Astronomers have discovered a new technique to measure the pull of gravity, which could help us find alien life.
According to a team from the University of Vienna, this latest advance helps scientists better determine whether distant stars could be harbouring life.
"If you don't know the star, you don't know the planet," said study co-author, Professor Jaymie Matthews.
"The size of an exoplanet is measured relative to the size of its parent star.
"If you find a planet around a star that you think is Sun-like but is actually a giant, you may have fooled yourself into thinking you've found a habitable Earth-sized world.
"Our technique can tell you how big and bright is the star, and if a planet around it is the right size and temperature to have water oceans, and maybe life."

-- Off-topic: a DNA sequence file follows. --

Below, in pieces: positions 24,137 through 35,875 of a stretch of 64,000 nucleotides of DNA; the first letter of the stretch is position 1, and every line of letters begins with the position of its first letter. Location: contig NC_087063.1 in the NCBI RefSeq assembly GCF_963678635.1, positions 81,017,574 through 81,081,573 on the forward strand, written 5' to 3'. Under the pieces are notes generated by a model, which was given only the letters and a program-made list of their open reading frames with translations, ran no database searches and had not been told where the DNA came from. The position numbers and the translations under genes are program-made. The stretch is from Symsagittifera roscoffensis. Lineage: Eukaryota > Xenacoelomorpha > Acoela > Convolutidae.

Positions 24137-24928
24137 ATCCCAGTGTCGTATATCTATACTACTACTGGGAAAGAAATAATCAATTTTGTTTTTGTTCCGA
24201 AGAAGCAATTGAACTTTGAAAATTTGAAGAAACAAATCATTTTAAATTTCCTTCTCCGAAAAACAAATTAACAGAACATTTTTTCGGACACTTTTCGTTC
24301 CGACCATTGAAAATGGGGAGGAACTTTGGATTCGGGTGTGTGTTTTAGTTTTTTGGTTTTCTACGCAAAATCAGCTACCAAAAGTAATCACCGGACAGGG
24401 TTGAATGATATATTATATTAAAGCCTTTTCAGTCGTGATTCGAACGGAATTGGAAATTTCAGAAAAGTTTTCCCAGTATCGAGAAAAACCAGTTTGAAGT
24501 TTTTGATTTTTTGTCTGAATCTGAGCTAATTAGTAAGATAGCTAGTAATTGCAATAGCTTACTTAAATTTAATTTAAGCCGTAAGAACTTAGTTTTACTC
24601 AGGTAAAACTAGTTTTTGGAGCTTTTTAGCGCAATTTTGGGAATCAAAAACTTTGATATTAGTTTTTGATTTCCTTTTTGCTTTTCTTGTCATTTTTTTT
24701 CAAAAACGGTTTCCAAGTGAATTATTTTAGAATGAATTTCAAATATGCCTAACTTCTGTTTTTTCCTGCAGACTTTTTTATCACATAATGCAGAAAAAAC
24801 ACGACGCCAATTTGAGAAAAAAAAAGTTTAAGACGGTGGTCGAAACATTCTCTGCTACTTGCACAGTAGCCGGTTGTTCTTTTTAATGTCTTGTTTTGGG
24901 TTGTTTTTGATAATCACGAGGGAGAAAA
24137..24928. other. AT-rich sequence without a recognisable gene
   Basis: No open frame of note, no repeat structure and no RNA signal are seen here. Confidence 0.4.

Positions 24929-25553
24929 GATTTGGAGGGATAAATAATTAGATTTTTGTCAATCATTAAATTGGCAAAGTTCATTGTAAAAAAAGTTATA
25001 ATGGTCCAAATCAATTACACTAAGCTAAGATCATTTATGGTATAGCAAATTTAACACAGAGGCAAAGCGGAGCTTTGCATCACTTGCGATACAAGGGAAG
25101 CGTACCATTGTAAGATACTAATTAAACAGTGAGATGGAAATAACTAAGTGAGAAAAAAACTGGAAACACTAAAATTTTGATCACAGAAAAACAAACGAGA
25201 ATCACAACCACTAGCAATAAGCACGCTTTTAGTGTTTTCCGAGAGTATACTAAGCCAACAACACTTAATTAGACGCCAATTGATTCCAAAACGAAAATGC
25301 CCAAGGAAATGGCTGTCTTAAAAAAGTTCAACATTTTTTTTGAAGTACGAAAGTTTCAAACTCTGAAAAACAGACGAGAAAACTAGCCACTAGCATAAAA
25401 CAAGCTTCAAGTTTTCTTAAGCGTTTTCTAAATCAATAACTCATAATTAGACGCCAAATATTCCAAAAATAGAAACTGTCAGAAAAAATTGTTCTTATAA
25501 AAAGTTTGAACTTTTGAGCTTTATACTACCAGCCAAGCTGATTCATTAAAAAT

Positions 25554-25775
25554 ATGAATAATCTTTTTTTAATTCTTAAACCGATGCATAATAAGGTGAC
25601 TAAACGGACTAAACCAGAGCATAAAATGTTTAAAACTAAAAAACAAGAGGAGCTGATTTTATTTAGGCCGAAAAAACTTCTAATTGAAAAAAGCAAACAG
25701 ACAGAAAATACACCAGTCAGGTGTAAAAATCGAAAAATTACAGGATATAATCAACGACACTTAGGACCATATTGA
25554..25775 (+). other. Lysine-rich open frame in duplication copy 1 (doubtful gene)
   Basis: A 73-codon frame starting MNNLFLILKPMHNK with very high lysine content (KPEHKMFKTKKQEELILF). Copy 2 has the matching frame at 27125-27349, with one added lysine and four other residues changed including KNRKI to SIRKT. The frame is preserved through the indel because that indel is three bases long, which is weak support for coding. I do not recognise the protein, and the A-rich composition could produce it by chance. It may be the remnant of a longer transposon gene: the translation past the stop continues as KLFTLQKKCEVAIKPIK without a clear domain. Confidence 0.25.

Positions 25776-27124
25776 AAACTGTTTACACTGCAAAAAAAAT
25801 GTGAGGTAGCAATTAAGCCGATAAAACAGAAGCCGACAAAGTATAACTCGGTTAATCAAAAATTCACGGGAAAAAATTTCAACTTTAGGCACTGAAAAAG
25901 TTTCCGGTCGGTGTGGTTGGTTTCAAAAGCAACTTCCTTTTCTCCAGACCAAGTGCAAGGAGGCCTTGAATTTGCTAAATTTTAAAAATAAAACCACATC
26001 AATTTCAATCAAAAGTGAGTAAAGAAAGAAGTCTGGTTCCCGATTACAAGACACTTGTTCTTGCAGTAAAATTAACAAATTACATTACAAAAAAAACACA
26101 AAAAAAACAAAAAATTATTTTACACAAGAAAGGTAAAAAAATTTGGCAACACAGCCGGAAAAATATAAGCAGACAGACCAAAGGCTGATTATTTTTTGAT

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What they are essentially measuring is the surface gravity of a star - an indication of how much you would weigh on that star.
The technique has been dubbed, "autocorrelation function timescale technique” and it uses subtle variations in the brightness of distant stars recorded by satellites like Canada's MOST and NASA's Kepler missions.
By understanding the nature of other stars, we might be able to "find other planets like our Earth,” explained lead author Thomas Kallinger from University of Vienna.